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Also, heads of concrete…  I’m not saying that the Fab 4 are stupid, but they thought that Shirley Temple was a synagogue.  It’s very rare for me to have this kind of disdain for a comic book (although there was always Skateman), but as someone who has a complete run of Super-Heroes, it’s occasionally a little difficult to accept how much lost potential you will find in the four issues of this book.  Our super-teens return their super-selves to the Hall Of Heroes and hastily head for home, leaving behind them a trail of destruction and a clearly not-at-all defeated giant robot monster…

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Don’t worry, that shooting pain in your skull is just a side-effect of your brain cells dying a few at a time rather than try to figure out what unholy urge created the story in these pages.  Pace yourself, Faithful Spoilerites.  This’n hurts my head, and I’m a professional.  As for Ennddo-Maan (not to be confused with Entenmann, the robot powered by crullers), his atomic dynamo roars back to life, sending him once again into murderous action…

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Dan, Polly, Tom and Reb leap into action, rushing off to the broom-closet of solitude!

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But why was he looking at…  Okay, if that was intentional, it’s vaguely progressive for 1967.  Either way, Polymer Polly, being able to fly (because she is made of plastic or something), is the first to engage Ennddddo-Maaan, wrapping him up like a Twinkie so that El can step in…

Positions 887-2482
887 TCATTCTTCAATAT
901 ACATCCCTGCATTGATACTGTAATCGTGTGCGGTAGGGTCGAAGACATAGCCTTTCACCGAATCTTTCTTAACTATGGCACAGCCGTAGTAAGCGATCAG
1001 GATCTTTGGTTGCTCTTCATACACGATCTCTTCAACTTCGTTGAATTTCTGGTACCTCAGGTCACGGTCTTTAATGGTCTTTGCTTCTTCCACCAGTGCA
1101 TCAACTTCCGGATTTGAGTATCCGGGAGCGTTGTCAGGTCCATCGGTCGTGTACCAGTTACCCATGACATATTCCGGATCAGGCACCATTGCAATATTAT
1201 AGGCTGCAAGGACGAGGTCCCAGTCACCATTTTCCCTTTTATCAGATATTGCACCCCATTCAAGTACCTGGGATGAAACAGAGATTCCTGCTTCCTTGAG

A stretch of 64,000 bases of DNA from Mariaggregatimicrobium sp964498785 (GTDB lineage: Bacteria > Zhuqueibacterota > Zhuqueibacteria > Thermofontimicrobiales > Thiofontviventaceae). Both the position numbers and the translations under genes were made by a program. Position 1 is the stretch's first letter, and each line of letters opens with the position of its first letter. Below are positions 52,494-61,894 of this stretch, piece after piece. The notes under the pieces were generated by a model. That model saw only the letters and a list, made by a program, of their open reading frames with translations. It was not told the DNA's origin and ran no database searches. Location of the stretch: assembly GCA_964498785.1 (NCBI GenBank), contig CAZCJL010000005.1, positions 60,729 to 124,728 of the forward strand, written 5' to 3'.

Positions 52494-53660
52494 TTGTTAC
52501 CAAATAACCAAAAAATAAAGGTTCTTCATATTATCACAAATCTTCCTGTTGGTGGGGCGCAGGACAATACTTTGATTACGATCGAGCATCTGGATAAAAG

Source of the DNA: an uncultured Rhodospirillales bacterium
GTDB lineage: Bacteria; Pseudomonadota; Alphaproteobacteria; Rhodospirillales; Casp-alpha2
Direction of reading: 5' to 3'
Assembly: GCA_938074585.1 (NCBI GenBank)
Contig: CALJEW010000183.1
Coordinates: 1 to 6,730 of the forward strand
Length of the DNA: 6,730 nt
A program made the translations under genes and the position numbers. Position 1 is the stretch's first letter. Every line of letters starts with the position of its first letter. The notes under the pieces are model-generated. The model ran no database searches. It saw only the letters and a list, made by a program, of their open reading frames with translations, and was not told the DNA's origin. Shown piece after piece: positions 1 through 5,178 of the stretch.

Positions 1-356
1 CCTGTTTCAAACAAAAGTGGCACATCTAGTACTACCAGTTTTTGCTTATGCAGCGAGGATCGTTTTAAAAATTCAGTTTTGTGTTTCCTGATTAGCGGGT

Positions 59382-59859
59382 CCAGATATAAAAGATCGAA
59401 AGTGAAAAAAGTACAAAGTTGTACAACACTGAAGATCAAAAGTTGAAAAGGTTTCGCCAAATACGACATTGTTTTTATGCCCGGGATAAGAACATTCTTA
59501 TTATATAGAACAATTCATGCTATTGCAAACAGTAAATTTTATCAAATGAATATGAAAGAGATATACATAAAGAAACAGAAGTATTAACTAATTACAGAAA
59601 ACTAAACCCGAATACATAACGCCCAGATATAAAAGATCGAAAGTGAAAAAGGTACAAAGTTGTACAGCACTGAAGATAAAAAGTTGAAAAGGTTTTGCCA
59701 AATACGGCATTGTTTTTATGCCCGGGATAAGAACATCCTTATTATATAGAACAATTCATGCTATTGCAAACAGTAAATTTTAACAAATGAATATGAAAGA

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…and get slapped down like a seven-year-old MMA fighter.  It makes it even more sad, given that El is the android with the most super power-set, what with the laser eyes thing.  As for Hy and Crispy (also the names of the least popular Wu Tang members, coincidentally), they’re not much more skilled than their leader, applying the one-two punch of ice, then sonic vibrations (coincidentally also useful for deep muscle cramps.)

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Then, the story takes a quick left into awful-ville, as Polymer Polly uses his robot feminine wiles to make Ennddoo-Maan believe that she’s totally into him.  She then falls into a nearby lake and blurba harp flooby kadoodle poo…

Sorry.  Sorry, everyone.  The language center of my brain just shut down for a few second from the vacuum caused by a perfect storm of stupid and misogynistic.  Anywho, Ennnddddo-Maaaan dives into the water to save his robot paramour, allowing Crispy to go in for the finishing move.

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“We’re the most powerful superheroes in the world!”  If any single panel ever told you everything you ever needed to know about a comic book, this is that one, and never have I been more happy to not live in a fictional world.  It’s not that the Fab 4 are the worst super-heroes in existence, even with their ridiculous code-names, and though this issue’s story is pretty dumb, it has more personality than most issues of ‘Youngblood’ would three decades later.  Indeed, the logo of this issue, with its bold black-and-white “Super-Heroes”, marks it as clearly as the yellow-and-black labeled cans at my local super-market: This is the generic version of Silver Age comics.  It’s Snack Ramen with tights, a flying McDouble, the reading equivalent of Cheez Whiz.  I do kinda love the weird, stiff art of Tony Tallarico, who seemingly drew all of Dell’s 60’s output, especially his weird 30-year-old-teenagers, though.  All in all, Super-Heroes #1 has a little something dumb on every single page (and in the sixties, there were a LOT more pages), remaining notable for its lack of nuance and ham-fisted execution, earning the very rare 1 out of 5 stars overall.  It’s the comic-book version of drinking Tabasco sauce on a dare.